Sami Kallio: And then 29% phone, 19% portal. And now, remember, this is IT incidents. Requests is a bit of a different thing, but we don't have time for that today. Then walking, only 1%, and chat, 3% at this stage. I think maybe the surprising part here is that when we start to talk with new customers, or prospects, or whatever event about end user experience, many people first think the portal. And then that is the way to get people satisfied. But in reality, portal is the most hated channel from end user's side. Maybe that word is not right, because the expectation level for portal is also really, really high, because end users are comparing portals in the working environment to the ones they are using in their consumer life. So, their expectation level is big, and you have to really have the portal in.
Sami Kallio: Done with end users using their language is not IT language, and so on.
Pasi Nikkanen: What about the emerging channel called chat? At least I know when talking with customers that many are now considering taking it into use. So, what do you see from that? From how satisfied and how productive it makes the employees.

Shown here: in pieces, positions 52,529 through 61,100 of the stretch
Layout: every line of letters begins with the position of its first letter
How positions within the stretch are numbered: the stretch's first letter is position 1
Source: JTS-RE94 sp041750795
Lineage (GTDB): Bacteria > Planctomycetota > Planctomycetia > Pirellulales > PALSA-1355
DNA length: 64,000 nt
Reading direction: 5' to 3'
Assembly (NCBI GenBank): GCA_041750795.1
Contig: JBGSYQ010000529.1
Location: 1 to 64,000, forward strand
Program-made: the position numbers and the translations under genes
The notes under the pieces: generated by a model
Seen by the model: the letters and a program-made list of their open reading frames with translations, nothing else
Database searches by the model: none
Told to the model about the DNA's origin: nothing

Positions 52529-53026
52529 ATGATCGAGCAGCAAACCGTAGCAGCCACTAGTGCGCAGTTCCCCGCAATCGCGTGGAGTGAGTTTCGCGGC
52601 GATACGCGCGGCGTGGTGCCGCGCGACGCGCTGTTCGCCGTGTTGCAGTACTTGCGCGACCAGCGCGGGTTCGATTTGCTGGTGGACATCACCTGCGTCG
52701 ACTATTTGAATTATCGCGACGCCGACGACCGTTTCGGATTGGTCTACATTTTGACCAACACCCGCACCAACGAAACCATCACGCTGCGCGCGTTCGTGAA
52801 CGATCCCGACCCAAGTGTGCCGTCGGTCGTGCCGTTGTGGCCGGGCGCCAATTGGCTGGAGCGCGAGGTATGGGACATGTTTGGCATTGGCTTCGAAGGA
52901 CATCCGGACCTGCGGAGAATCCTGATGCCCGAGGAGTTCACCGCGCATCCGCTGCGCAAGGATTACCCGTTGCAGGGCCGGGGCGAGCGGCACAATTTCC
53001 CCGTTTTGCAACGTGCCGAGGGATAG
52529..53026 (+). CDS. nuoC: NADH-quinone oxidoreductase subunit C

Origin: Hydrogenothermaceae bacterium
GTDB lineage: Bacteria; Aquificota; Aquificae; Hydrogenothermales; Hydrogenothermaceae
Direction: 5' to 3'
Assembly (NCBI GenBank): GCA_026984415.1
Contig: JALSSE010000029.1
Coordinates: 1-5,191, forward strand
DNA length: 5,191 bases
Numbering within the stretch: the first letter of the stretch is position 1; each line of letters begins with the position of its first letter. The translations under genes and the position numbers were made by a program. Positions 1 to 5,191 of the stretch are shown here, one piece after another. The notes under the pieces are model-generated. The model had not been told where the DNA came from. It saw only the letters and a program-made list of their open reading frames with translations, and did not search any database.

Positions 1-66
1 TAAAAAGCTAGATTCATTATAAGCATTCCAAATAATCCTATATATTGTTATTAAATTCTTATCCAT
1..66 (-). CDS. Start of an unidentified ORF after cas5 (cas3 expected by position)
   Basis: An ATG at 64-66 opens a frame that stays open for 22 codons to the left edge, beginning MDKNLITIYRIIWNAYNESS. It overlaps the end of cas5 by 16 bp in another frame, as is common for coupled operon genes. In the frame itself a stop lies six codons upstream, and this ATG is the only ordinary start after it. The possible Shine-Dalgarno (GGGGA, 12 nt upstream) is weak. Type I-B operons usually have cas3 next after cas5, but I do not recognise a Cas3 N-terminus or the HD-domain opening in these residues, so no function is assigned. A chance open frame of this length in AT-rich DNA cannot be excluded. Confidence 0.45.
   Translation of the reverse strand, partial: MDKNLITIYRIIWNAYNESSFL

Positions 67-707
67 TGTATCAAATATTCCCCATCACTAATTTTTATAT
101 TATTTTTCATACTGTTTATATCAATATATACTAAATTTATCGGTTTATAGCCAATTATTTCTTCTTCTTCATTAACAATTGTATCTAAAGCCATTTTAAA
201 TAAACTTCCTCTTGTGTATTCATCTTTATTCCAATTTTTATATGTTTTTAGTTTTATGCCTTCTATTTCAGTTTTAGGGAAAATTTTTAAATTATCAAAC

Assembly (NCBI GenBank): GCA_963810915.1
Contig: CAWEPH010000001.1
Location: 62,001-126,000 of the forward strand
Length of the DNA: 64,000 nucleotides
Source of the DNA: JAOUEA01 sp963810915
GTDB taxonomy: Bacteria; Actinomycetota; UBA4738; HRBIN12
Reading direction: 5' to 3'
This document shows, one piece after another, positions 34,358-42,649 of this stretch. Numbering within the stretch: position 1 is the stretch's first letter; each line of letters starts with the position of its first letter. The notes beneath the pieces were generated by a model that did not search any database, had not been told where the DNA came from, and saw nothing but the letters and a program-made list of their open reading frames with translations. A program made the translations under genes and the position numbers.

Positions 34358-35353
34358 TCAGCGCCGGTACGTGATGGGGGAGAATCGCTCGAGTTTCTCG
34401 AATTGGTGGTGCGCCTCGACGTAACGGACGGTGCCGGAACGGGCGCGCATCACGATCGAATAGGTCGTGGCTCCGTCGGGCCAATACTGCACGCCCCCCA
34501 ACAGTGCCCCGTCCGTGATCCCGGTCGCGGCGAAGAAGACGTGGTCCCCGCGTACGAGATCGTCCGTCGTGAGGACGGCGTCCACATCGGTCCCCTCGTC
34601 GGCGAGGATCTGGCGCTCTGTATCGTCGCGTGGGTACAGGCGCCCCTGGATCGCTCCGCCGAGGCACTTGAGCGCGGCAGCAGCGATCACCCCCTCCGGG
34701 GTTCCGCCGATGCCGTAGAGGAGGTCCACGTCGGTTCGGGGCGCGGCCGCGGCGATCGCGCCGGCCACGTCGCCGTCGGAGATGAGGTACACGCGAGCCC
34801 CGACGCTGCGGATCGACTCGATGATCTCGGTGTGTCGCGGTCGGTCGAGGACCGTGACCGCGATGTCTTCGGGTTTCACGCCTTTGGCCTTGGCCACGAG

Sami Kallio: I think the main point when you are looking at these channels, you have to really understand that the channels to compare are portal and email. And then you have to think about chat as an option to perform. Because typically you're taking care of the most easiest cases in chat and phone. And that's why they typically are having a quite high, also for that reason they're having high happiness compared to other channels. But chat has been changing very much, and I think it was, like a year ago, it was the happiest channel after walking. It was like 75 even. But the thing is, I think what has happened here is that now we still have all the chats, and chat bots in the same.
Sami Kallio: So, chat bots are not yet really on the level that are making end users happy to be honest. So, now the happiness in chat is only a bit higher than in portal, so that it's 60, and the portal is 57.
Pasi Nikkanen: I think you can still see that the productivity number is quite good on the chat. And also what I've learned is that I've seen customers where people are not happy with the chat. It might be that they have just rolled it out, so they have just ... we have a technical capability, let's just put it on, without actually thinking how do we properly manage that channel? What is really the strategy for the channel? Maybe that is also, because it's a new thing, so we need to figure it out.